FMN 0213 PDW The Oldest Profession

Set in 1981, shortly after the election of Ronald Reagan, the play takes place on a sunny park bench in New York City’s Verdi Square at 72nd Street & Broadway.  Mae, a madam, and her stable – Ursula, Lillian, Vera and Edna – are five “working girls” (the youngest a spry 72 years old) at the end of their long, illustrious careers.

FLORENCE, S.C. -- What do you get when you cross five aging hookers with a (literally) dying market?

It might sound like the beginning of a crude joke, but it’s actually the foundation for Pulitzer Prize-winning playwright Paula Vogel’s "The Oldest Profession," a risqué comedy full of both brass and heart, coming soon to the Francis Marion Theatre Performing Arts Center’s Black Box Theatre stage.

Set in 1981, shortly after the election of Ronald Reagan, the scene is a sunny park bench in New York City’s Verdi Square, 72nd Street & Broadway. Mae, a madam, and her stable — Ursula, Lillian, Vera and Edna — are five “working girls” (the youngest a spry 72 years old), at the end of their long, illustrious careers.

While waiting for appointments with their gentlemen callers, the women reminisce about their early days in New Orleans’ Storyville — where, Mae says, “there was honor in the trade”— and argue about their options today. One of their customers has been kidnapped by his children. Another thinks it’s still 1940 and has taken to paying with silk stockings. Others are in the hospital and may not make it out. For Mae’s stable, the financial situation is grave, and these girls aren’t getting any younger.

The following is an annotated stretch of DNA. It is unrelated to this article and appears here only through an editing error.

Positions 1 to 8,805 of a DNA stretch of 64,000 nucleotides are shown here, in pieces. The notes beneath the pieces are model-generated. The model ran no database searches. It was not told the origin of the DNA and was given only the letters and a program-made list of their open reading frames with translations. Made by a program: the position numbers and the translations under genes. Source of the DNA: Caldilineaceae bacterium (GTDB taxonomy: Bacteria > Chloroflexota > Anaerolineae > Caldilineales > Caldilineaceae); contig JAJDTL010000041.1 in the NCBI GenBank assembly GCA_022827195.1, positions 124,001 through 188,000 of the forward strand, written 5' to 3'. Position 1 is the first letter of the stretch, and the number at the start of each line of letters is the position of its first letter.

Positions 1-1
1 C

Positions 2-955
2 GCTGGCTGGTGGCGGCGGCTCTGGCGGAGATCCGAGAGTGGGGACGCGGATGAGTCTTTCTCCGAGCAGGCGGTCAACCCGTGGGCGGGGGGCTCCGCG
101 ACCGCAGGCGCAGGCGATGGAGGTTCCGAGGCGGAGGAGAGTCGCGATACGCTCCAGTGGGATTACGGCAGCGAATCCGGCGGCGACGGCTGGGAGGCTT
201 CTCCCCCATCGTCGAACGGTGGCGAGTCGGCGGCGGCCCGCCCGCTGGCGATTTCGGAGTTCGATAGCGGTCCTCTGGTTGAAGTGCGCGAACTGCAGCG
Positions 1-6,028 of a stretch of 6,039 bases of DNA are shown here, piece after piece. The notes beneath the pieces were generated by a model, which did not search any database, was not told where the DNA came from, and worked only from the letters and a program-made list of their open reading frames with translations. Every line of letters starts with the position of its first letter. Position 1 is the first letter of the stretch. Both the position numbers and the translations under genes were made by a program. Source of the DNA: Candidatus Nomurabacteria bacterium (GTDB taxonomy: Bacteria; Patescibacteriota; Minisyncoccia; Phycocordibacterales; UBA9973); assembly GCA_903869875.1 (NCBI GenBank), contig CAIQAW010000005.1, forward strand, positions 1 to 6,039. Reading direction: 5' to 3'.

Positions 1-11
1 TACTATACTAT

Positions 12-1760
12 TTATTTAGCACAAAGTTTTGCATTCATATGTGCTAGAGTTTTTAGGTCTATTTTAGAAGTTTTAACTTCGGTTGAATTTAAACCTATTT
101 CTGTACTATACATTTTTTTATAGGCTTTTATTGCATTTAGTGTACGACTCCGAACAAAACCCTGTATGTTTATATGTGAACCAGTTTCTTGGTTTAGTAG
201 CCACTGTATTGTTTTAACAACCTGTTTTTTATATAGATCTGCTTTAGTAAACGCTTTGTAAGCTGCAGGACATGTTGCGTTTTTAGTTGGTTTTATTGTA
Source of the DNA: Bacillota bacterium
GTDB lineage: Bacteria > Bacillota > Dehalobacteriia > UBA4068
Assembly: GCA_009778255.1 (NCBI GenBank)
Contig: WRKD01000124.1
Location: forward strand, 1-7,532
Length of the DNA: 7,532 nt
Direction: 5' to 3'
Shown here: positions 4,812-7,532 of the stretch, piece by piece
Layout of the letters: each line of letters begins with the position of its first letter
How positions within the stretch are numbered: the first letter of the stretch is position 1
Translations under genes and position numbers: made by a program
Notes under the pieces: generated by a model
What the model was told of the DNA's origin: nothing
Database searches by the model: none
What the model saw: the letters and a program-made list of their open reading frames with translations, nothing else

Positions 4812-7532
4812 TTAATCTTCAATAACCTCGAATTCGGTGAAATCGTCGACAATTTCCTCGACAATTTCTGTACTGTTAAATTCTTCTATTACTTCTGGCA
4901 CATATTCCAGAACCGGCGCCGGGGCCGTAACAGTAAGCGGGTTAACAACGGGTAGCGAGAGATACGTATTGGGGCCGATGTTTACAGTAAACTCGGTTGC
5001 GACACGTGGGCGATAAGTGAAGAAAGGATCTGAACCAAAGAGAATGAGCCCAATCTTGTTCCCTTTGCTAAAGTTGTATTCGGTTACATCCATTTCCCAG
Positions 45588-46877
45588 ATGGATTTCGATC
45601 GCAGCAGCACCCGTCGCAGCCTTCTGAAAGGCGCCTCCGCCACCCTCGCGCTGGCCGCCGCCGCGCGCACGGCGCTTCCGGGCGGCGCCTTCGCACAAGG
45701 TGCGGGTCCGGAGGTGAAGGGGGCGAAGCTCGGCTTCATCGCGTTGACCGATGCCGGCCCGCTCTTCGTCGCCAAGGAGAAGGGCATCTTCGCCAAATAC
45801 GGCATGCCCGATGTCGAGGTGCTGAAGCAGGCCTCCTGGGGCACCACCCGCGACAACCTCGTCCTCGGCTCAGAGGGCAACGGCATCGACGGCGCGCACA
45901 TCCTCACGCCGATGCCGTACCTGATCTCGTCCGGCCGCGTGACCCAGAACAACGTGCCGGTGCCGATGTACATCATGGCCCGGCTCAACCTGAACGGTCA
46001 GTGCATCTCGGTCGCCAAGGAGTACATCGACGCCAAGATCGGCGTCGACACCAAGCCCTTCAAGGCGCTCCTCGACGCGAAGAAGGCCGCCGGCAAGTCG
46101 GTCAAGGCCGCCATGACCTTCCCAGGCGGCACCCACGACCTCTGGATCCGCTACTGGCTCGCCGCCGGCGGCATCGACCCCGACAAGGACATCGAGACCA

The outlook is grim, but the women still manage to face their futures with wit, humor, and compassion, as Vogel uses the notion of elderly prostitutes as a way to talk about the economic situation of women in a male society, the need for security in old age, the fears of death and change, and the age-old notion that a woman’s best (and sometimes only) bargaining chip is her body.

“Some most definitely will NOT appreciate both the subject matter and how it is portrayed and interpreted by the author,” said FMU Theatre director A. Glen Gourley Jr., who is also directing the company’s production. “It’s actually the first time for FMU that no one under the age of 18 will be admitted to a play.”

It’s also the first time an FMU Theatre cast will consist solely of FMU faculty, Gourley said.

“Our auditions are always open to anyone who would like to audition,” he said. “While our primary participants are our theater majors/minors, our productions are open to and very often use others to include faculty. It simply worked out this time to be an all-faculty cast.”

Each year, the school’s theater faculty discuss and choose its productions, a “committee of the whole” picking from suggestions that each director brings to the table.

The university’s theater department offers three major productions each year and as many as 12 student-directed, experimental theater productions. Each year, more than 150 students from across the campus participate in the shows, which act as a laboratory for the theater majors and minors while serving the entire campus and community. Student actors and technicians learn to sustain high standards of performance through exposure to a large and demanding audience.

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